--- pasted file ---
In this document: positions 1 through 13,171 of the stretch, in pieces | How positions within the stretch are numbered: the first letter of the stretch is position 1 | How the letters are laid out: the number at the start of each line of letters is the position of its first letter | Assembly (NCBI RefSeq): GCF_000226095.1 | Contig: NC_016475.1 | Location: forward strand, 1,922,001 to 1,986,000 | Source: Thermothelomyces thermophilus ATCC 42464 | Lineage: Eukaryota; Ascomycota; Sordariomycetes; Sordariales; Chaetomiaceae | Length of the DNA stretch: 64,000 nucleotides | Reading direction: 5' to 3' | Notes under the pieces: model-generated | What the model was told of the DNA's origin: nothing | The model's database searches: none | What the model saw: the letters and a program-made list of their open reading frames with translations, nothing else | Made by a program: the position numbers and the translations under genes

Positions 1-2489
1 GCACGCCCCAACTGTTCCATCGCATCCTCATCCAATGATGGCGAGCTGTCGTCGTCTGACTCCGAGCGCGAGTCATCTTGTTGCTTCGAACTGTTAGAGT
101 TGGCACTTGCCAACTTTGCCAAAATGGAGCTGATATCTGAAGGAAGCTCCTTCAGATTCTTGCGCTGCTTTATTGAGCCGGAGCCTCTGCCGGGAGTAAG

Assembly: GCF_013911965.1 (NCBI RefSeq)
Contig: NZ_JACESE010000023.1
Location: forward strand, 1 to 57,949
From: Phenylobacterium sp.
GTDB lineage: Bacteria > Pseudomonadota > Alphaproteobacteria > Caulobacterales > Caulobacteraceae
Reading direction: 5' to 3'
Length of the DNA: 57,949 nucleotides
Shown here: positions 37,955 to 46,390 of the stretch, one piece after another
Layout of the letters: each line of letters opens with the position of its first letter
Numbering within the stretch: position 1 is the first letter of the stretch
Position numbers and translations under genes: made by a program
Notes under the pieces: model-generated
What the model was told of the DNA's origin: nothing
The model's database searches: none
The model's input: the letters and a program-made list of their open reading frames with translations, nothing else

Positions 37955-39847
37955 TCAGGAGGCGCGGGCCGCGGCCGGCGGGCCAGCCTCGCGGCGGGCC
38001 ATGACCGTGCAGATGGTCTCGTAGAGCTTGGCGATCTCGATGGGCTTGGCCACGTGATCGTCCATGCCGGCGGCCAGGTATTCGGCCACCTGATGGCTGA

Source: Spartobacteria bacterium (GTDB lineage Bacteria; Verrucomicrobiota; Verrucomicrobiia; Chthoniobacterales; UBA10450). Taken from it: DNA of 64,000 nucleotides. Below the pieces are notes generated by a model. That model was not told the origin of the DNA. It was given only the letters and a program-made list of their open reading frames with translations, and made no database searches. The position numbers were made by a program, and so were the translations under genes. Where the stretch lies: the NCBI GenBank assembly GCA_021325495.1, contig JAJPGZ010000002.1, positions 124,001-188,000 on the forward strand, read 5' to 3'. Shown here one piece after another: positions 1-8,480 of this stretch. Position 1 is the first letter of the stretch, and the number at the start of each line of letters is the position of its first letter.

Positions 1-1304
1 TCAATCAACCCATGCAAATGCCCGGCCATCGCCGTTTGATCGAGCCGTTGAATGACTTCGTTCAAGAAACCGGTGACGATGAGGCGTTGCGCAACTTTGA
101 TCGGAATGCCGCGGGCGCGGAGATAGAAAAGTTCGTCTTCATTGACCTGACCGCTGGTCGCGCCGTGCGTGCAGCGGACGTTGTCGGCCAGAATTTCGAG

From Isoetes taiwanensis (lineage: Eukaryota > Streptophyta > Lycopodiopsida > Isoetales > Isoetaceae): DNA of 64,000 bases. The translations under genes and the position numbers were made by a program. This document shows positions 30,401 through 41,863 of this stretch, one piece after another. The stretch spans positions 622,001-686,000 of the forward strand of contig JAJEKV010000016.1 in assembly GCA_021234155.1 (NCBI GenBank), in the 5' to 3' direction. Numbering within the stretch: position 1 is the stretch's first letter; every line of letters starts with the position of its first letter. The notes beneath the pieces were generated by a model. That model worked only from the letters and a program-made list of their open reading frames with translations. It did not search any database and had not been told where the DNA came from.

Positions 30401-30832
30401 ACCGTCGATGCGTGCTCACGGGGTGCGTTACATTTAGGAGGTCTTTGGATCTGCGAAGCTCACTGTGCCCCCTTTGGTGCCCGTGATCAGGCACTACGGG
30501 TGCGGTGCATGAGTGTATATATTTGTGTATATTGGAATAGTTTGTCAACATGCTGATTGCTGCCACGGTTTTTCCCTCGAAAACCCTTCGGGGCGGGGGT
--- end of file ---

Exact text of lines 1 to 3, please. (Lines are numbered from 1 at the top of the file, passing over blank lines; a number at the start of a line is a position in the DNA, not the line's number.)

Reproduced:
In this document: positions 1 through 13,171 of the stretch, in pieces | How positions within the stretch are numbered: the first letter of the stretch is position 1 | How the letters are laid out: the number at the start of each line of letters is the position of its first letter | Assembly (NCBI RefSeq): GCF_000226095.1 | Contig: NC_016475.1 | Location: forward strand, 1,922,001 to 1,986,000 | Source: Thermothelomyces thermophilus ATCC 42464 | Lineage: Eukaryota; Ascomycota; Sordariomycetes; Sordariales; Chaetomiaceae | Length of the DNA stretch: 64,000 nucleotides | Reading direction: 5' to 3' | Notes under the pieces: model-generated | What the model was told of the DNA's origin: nothing | The model's database searches: none | What the model saw: the letters and a program-made list of their open reading frames with translations, nothing else | Made by a program: the position numbers and the translations under genes

Positions 1-2489
1 GCACGCCCCAACTGTTCCATCGCATCCTCATCCAATGATGGCGAGCTGTCGTCGTCTGACTCCGAGCGCGAGTCATCTTGTTGCTTCGAACTGTTAGAGT